The program was eliminated by the Sullivan County Commission a few months ago. Commissioner Moe Brotherton, sponsor of the call to restart the program, again deferred action on the issue Monday.
Two other hot-button issues got a thumbs-up from the commission: a proposal to seek a change in state law to accommodate the county’s decades-old practice of appointing more members to its budget committee than dictated in current law, and funding for refurbishment of a 30-year-old elevator at the county jail.
It was the second time in as many months that Brotherton deferred action on the brush pickup resolution, doing so last month after several commissioners said they want to hear more about alternative ways to offer the service, such as establishment of a public works department, or through some sort of fee-based program where only users would pay the costs.
State law requires that the total costs of anything done by the highway department that is not road related be paid back, dollar for dollar, to the highway department by the county’s general fund.
That money trail has never been established on the county’s books when the highway department has provided curbside brush pickup to some county residents in the past.
Interim Highway Commissioner Terry Shaffer estimated it was costing county taxpayers $200,000 per year to provide curbside brush pickup in recent years.
The service was not available to all county residents — and was not available to any city residents, although all county residents, including those in the cities, were being taxed to help fund it.
For decades the Sullivan County Commission hasn’t exactly followed state law when it comes to a county budget committee. The commission voted Monday to ask for a rewrite of state law — so the law will match what has been common practice in Sullivan County.
Only Commissioner Bill Kilgore asked why the county doesn’t just follow state law.
State law says a county budget committee shall be five members, including the county mayor or his designee — and does not limit membership to county commissioners. Sullivan County has a long history of appointing an eight-member all-commissioner budget committee.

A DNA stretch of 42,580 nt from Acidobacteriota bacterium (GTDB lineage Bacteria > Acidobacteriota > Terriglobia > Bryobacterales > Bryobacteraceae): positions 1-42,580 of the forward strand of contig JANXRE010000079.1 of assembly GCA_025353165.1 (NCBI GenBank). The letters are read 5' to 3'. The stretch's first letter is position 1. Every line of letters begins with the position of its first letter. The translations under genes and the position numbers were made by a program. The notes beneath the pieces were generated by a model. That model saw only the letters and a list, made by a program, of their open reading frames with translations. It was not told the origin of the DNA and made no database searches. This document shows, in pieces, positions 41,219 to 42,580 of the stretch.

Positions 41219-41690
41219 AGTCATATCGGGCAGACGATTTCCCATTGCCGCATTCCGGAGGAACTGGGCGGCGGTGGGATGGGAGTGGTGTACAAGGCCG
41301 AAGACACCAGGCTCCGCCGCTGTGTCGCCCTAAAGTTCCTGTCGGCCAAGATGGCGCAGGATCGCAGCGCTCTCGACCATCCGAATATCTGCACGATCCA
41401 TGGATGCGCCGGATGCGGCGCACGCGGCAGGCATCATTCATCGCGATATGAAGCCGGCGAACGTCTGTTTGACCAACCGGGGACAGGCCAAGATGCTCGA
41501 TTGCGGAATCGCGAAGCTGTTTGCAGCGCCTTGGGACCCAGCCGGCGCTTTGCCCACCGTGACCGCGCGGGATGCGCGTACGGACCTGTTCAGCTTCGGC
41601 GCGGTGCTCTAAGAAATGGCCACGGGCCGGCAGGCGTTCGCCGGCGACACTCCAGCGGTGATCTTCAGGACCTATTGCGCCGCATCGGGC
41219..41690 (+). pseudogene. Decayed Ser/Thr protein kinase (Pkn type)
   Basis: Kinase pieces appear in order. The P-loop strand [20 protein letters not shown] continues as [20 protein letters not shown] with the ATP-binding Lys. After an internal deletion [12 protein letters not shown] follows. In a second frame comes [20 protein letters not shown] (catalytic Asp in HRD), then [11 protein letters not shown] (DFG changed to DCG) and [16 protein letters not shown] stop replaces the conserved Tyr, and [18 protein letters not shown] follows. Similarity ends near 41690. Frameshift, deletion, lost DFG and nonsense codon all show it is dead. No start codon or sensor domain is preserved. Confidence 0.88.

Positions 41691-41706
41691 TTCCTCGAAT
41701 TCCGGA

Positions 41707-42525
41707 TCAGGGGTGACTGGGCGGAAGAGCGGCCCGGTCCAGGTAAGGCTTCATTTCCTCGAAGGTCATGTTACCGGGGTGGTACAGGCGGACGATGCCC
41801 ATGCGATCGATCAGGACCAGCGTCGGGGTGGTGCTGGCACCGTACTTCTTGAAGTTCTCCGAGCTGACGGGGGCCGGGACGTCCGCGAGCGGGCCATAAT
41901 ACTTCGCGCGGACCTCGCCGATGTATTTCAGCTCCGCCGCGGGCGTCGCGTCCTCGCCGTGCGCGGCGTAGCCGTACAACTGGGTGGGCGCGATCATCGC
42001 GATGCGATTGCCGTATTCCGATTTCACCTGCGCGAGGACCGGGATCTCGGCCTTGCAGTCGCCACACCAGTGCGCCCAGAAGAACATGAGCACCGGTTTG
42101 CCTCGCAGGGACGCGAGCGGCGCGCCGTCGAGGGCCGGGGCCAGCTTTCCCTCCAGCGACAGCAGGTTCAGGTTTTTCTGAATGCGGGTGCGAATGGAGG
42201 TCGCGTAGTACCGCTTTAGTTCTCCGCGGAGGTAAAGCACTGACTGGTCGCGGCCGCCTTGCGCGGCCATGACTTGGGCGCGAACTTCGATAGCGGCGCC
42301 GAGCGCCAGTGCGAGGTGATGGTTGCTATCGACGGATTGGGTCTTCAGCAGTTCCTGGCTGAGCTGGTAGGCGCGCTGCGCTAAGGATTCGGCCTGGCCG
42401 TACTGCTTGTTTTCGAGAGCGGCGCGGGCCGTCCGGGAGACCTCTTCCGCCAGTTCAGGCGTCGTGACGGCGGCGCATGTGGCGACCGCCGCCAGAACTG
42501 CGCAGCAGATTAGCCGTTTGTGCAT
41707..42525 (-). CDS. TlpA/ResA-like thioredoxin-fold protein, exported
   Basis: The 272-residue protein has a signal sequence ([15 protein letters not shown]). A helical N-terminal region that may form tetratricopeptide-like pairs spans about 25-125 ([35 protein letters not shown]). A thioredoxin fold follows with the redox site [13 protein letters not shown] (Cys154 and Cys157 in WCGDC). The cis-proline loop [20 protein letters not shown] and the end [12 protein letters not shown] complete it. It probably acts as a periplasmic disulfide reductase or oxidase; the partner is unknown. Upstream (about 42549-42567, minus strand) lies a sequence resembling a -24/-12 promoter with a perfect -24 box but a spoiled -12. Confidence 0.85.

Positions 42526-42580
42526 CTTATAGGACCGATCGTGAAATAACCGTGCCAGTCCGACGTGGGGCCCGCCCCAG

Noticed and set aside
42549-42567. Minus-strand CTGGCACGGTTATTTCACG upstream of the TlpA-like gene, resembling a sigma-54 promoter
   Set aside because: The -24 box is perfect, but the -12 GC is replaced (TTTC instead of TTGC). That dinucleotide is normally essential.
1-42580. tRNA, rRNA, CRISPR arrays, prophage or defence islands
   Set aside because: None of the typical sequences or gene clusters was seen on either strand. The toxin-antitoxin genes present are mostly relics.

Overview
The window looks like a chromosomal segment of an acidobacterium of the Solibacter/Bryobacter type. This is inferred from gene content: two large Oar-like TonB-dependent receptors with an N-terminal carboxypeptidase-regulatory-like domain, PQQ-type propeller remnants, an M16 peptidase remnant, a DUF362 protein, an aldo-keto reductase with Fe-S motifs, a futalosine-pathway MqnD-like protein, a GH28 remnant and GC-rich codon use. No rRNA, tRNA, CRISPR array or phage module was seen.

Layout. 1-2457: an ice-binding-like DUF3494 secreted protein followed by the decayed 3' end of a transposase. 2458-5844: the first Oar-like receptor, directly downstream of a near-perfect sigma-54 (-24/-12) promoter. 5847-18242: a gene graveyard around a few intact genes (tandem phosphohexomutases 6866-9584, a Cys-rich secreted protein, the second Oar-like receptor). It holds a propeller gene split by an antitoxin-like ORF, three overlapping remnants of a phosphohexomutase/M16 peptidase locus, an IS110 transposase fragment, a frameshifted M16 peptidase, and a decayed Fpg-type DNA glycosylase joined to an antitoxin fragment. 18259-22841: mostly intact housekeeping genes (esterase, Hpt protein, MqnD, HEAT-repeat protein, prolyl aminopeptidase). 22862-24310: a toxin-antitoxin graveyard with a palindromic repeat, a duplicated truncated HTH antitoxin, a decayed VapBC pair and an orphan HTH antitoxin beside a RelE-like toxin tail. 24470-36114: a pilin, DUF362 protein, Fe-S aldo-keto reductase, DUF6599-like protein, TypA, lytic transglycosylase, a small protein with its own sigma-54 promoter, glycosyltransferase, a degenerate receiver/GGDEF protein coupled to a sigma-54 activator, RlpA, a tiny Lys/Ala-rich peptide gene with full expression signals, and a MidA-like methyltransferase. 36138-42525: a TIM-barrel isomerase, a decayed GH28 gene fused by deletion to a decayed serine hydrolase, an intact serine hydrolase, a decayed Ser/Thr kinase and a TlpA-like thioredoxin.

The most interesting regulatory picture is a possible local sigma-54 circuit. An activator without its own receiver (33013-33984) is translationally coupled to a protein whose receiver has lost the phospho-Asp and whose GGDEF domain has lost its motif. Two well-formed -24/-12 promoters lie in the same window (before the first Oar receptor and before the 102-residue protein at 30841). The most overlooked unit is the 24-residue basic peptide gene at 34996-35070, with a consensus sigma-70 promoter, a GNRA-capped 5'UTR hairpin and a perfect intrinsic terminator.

The commission voted to ask state legislators to change state law to read “five or more members.”
Also Monday, Commissioners John Crawford and Eddie Williams amended their resolution seeking funds for the elevator, rolling back the cost estimate from $52,000 to $37,000.
That reduction is based on switching the repair schedule from weekend work to weekday work, which will cut the estimated labor costs, Crawford said.
The jail budget for the current fiscal year did not include funding, per se, for such a project. And the commission had voted earlier this year to eliminate most capital funding from the budgets for the sheriff’s office, jail and all other county departments.
According to the resolution, such repairs in the past had been paid for from capital funds.
Several commissioners voted against the funding — citing fears it could be used against the county in court.
Commissioner Dwight King said approving the funding for the elevator could be construed as the commission admitting it did not adequately fund the sheriff’s department and jail — which is what Sheriff Wayne Anderson claims in a lawsuit seeking more money from the county.
County Mayor Steve Godsey, however, said the elevator’s continued service is necessary to meet federal law, and that means it could turn into a bigger issue than the current lawsuit.
“We need to all work together on this,” Godsey said.
Anderson promised the commission he would make sure his lawyer in the lawsuit would eliminate mention of the elevator from a list of maintenance and repair projects included as items that need to be funded.